Developed by The Transportation Table (T3)
Who We Are
We are a group of leaders across major sectors of the Commonwealth — business, industry, municipalities, and nonprofits — who, spurred by the request for ideas from the Speaker and Senate President, have been working together to identify the major chokepoints in transportation and develop a set of recommendations to address them. We agree that a set of inter-related changes are needed that embrace the depth of the problem facing our transportation system throughout Massachusetts, and hope that our recommendations inform better decision making. Together, we call on us all — elected officials, leaders across sectors, citizens — to act now to transform our transportation system so that it works for more residents throughout the Commonwealth.
The Crisis We Can No Longer Ignore
The Commonwealth’s transportation system is in crisis. After decades of disinvestment, we face the worst congestion in the country. Our public transportation system is plagued by delays, derailments, and periods where it just doesn’t work. Residents in rural areas travel on crumbling roads and bridges, but don’t have other ways to get where they need to go. All of this steals time from people every day and threatens the region’s economic future. Our transportation system is also the largest contributor to climate change and is woefully unprepared for the extreme weather impacts it will bring.
There is no question we are in crisis, but in times of crisis comes opportunity, and we need to make our move now.
The Transportation Table (T3) envisions a 21st century transportation system that no matter where one lives, they can get where they need to go. We deserve a transportation system that is accessible, reliable, affordable, resilient to climate change, and fueled by clean energy. Ultimately, we want people to choose to drive less because their public transit options are so good.
To achieve our vision, we must fully modernize our rail system and dramatically improve bus service. Good roads, bridges, bikepaths, and more sidewalks are also a large part of the solution. And, we should also work together on bold new ideas, taking inspiration from the best and most innovative mobility systems in the world. If we do these things, we will have a transportation system that Massachusetts residents can be proud of, and is a delight to use.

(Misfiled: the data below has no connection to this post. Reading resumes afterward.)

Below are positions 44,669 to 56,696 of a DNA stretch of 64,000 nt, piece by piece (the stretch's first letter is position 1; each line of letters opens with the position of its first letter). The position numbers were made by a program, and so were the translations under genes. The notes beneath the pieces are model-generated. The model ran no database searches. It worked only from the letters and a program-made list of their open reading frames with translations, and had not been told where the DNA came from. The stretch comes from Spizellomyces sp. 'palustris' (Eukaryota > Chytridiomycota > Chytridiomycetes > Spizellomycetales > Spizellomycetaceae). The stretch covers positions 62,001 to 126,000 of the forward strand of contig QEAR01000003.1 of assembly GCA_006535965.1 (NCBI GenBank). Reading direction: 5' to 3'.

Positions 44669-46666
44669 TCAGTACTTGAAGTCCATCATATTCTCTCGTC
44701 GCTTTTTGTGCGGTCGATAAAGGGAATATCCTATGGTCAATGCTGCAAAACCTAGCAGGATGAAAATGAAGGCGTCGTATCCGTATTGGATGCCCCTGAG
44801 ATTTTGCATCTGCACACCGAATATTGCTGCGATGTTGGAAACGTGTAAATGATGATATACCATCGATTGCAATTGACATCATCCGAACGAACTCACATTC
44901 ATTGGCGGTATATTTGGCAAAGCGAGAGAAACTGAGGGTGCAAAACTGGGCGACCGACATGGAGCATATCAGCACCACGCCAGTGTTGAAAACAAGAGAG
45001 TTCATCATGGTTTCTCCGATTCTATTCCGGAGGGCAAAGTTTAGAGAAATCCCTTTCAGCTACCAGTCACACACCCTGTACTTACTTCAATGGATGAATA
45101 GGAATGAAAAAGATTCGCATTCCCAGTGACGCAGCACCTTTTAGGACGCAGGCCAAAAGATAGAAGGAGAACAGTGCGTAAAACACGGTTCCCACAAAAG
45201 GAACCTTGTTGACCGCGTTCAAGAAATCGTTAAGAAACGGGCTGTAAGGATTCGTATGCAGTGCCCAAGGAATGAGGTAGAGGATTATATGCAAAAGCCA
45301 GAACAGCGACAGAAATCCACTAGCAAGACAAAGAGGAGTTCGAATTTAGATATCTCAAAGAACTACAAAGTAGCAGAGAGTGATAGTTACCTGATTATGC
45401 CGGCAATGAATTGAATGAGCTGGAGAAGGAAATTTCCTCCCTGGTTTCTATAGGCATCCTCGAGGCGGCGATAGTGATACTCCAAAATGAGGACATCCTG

Our Recommended Approach
As referenced in the Future of Transportation Commission’s report, innovation, climate change, and demographic shifts will significantly shape our transportation needs.
We need a comprehensive approach that addresses five key chokepoints: governance, congestion, capacity, climate, and investment.
We identified and synthesized these chokepoints through a months-long research process, drawing on the collective knowledge of all the key leaders involved.
To drive toward our vision, we call on the Legislature, the Administration, and the Commonwealth’s employers to address:
- Governance: Establish a robust governance structure that ensures accountability and transparency;
- Congestion: Employ pricing policies to reduce congestion and greenhouse gas (GHG) emissions and invest these funds in more frequent and reliable bus and rail services, Bus Rapid Transit, and greater transit connectivity, especially for underserved populations;
- Capacity: Grow the capacity of public entities to become more responsive, flexible, and effective and to deliver capital projects more quickly and efficiently;
- Climate Change:
a) Mitigation: Accelerate GHG emission reductions through more multi-modal transportation options and the electrification of buses, trains, cars, and trucks;
b) Resilience: Invest in climate resilient infrastructure and projects to protect against the ravages of extreme heat, storms, and floods; and
5. Investment: Accelerate investment in the Commonwealth’s transportation services and infrastructure by dedicating for revenue now — and in the future.
Many of these issues intersect and should be addressed concurrently in order to move us toward our transportation future. For example, successful reduction of congestion requires not just a pricing mechanism but also much improved public transit options. And, without the right governance and accountability structures in place, we run the risk of poor implementation and increased public skepticism.
The opportunities T3 proposes overlap as well. New programs to reduce congestion can also reduce GHG emissions. Similarly, more reliable and frequent bus service, especially in electric vehicles, benefits congestion, climate, and economic and social equity.
We also agree on the cross-cutting aim that the Legislature, the Administration, and other decisionmakers prioritize actions that get more people out of their cars, such as roadway pricing, tolling, and reduced parking options in core job centers.
These five recommendations position the Commonwealth to deliver short-term improvements to transportation services that customers will experience, while planning the future transportation system that Massachusetts residents deserve and that keeps our economy strong.
We look forward to continuing the conversation.
- A Better City
- American Council of Engineering Companies of Massachusetts
- Environmental League of Massachusetts
- Kendall Square Association
- Livable Streets
- Metropolitan Area Planning Council
- Massachusetts Municipal Association
- Massachusetts Taxpayers Foundation
- Transportation for Massachusetts
- Massachusetts Business Roundtable
- The Boston Foundation
- Transit Matters
- Union of Concerned Scientists